Friends Cary and Tom from Dragon’s Toy join us for dinner ashore tonight at a pizza restaurant with a deck overlooking the harbor.  In typical French style, the pizza and salad are excellent.  After a long day on the water and the excitement of being in a new place, we prolong this experience, soaking in the beauty and foreignness of this setting well into the evening.

Following the requisite Saturday morning croissants and espresso at the patisserie, a mile-long uphill hike south of town takes us to Jardin Botanique de Deshaies.  Here, there are thousands of species of tropical plants in a highly manicured setting, including a restaurant that overlooks a 50 foot waterfall.  A paved pedestrian path meanders through koi ponds, a bamboo forest and orchid displays. At the walk-in aviary,  macaw parrots, pink flamingoes and colorful blue, red and green parakeets compete for the attention of visitors. 

Deshaies is an excellent location from which to initiate a tour of the island.  Following 8 AM mass on Sunday morning (not a word of which we understood), it is off in our rental car to explore the island.    Guadeloupe consists of two islands in the shape of a butterfly.  The west wing (Basse Terre) is the volcanic mountainous area of the island while the east wing (Grand Terre) is flatter and dominated by agriculture.

The outstanding beauty of Guadeloupe lies in its pristine mountainous interior.  Following the Route de la Traversee, our tour takes us up into the lush mountains and through the Parc National de la Guadeloupe.  Today there is a bicycle road race, complete with team support vehicles.  Incredible fitness is required on the part of the riders to climb these steep, twisty mountain roads.  At the pass, we pause at an overlook area to watch the riders regroup before beginning their downhill descent to the south coast town of Pointe-a-Pitre. 

Pointe-a-Pitre is Guadeloupe’s largest city.  It is quite shocking to be driving along a network of expressways on a Caribbean island.  The quality of the roads here is outstanding.  Guadeloupe is home to 330,000 residents.  The suburban areas appear to be quite prosperous, but the inner city is shabby and run-down.  There is a commercial harbor here, but visiting by car on a Sunday morning convinces us that there is no real reason for Cutter Loose to call at Point-a-Pitre.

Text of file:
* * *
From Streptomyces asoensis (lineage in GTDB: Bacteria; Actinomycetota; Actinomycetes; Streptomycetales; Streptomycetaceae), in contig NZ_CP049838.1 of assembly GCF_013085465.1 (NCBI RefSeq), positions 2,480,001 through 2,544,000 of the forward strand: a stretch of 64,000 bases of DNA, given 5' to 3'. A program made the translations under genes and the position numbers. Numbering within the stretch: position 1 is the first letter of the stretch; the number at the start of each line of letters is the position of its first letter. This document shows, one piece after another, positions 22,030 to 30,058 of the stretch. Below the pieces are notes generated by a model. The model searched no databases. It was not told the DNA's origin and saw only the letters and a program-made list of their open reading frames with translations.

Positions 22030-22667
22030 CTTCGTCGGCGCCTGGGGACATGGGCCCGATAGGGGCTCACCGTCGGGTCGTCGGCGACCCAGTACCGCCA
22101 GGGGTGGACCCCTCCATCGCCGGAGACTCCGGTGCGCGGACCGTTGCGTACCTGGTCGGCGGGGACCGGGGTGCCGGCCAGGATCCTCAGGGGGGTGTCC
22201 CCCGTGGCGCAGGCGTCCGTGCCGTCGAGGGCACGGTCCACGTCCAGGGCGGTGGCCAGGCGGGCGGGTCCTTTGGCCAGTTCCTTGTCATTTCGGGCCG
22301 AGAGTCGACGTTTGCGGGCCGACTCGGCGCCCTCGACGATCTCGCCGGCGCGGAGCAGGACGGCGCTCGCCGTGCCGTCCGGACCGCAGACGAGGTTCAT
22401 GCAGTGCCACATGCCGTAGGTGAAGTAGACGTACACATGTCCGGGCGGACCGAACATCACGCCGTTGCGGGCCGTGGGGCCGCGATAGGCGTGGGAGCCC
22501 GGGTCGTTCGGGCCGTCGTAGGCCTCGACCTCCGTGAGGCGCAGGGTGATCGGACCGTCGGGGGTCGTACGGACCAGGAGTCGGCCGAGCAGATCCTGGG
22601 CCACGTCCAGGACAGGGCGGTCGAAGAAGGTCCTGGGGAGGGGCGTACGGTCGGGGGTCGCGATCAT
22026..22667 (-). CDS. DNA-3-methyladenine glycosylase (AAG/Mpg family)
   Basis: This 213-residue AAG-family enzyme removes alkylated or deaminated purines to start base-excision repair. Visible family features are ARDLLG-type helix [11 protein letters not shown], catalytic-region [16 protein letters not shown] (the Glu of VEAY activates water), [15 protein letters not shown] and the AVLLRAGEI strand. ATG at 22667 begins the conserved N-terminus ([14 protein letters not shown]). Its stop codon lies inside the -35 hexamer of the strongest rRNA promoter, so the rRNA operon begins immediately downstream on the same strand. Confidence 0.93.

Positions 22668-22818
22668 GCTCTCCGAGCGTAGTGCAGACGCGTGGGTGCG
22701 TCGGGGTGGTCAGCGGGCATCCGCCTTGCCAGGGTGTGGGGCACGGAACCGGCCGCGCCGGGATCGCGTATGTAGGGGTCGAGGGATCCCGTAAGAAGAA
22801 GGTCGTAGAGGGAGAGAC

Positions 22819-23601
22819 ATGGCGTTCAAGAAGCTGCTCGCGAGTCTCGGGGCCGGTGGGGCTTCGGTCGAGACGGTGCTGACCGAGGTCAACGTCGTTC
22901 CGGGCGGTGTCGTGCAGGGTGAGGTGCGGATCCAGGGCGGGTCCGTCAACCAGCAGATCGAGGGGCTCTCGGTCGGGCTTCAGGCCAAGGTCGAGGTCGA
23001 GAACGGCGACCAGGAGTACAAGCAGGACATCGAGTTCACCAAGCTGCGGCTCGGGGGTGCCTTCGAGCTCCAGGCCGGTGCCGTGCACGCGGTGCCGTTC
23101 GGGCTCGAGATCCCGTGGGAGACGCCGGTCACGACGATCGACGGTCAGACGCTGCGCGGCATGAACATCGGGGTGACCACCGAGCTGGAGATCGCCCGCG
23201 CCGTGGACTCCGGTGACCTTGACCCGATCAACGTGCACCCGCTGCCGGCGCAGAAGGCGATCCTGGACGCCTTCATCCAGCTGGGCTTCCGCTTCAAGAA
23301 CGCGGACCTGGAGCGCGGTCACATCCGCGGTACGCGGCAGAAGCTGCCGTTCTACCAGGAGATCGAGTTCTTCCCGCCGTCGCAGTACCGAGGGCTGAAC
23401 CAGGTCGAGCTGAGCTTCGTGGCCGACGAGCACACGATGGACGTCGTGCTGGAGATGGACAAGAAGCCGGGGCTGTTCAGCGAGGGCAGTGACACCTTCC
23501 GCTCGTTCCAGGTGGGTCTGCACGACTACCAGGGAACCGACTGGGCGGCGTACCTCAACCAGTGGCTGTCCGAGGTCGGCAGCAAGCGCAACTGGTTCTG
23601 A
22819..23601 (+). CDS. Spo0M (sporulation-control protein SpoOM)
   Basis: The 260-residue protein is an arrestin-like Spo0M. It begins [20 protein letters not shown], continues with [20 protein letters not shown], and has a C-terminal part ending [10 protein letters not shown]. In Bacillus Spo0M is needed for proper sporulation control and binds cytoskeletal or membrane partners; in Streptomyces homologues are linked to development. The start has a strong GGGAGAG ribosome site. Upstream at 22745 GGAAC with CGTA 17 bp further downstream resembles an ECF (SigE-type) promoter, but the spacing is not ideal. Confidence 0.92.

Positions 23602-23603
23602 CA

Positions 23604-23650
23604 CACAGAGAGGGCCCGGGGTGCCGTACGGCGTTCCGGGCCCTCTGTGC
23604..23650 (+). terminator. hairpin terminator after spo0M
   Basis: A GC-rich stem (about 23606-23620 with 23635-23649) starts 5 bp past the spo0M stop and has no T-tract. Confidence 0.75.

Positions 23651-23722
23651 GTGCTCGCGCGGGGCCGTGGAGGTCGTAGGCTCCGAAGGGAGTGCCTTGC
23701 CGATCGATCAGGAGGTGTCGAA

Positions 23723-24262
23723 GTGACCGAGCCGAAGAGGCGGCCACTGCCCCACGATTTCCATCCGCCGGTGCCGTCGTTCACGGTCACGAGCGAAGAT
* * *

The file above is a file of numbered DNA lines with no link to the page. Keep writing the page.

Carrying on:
From here, it is on to the city of Basse Terre, the capital of Guadeloupe, located on the southwestern coast of the west wing of the butterfly.  The dominant feature of the waterfront is a pedestrian promenade with fancy light fixtures, presumably financed by the French government.  But the inner city is not well maintained.  The buildings are shabby and the municipal marina has fallen into disrepair.  Fellow cruisers have told us that there is no place to land a dinghy in the marina.  Few tourists visit here.  Like Pointe-a-Pitre, we will avoid Basse Terre on our way south.

From the city of Basse Terre, it is a short drive north to La Soufriere, an active volcano that erupted most recently in 1976.  At 4,813 feet, it is the highest point in Gradeloupe.  A narrow roadway leads to a parking lot at the trailhead.  On a clear Sunday afternoon, the trail is a popular destination for families and couples.  Everyone descending the trail offers a friendly bon jour and a merci as we step aside and allow space to pass.  It is a 1.5 hour hike along a stone trail leading from the parking lot to an upper staging area which offers a panoramic view of the island’s southwest coast.  From here it is another 1.5 hours to the summit. 

Thirty minutes into our ascent to the rim, the clouds move in and stronger downdrafts of wind begin to cool the air with moisture.  Now mid-afternoon, we reluctantly abandon the ascent and return to the trailhead.  Perhaps on another visit, we will attempt this climb with an early morning start.

The 20 mile return to Deshaies takes us north along the west coast through small towns and villages.  The road is narrow and twisty but in good condition.  The sun is setting as we enter Deshaies.  It has been a long day, packed with new insights and a better appreciation for the island of Guadeloupe.  Tired but fulfilled, sleep will come easily tonight.  Tomorrow, we set sail for Ile des Saintes.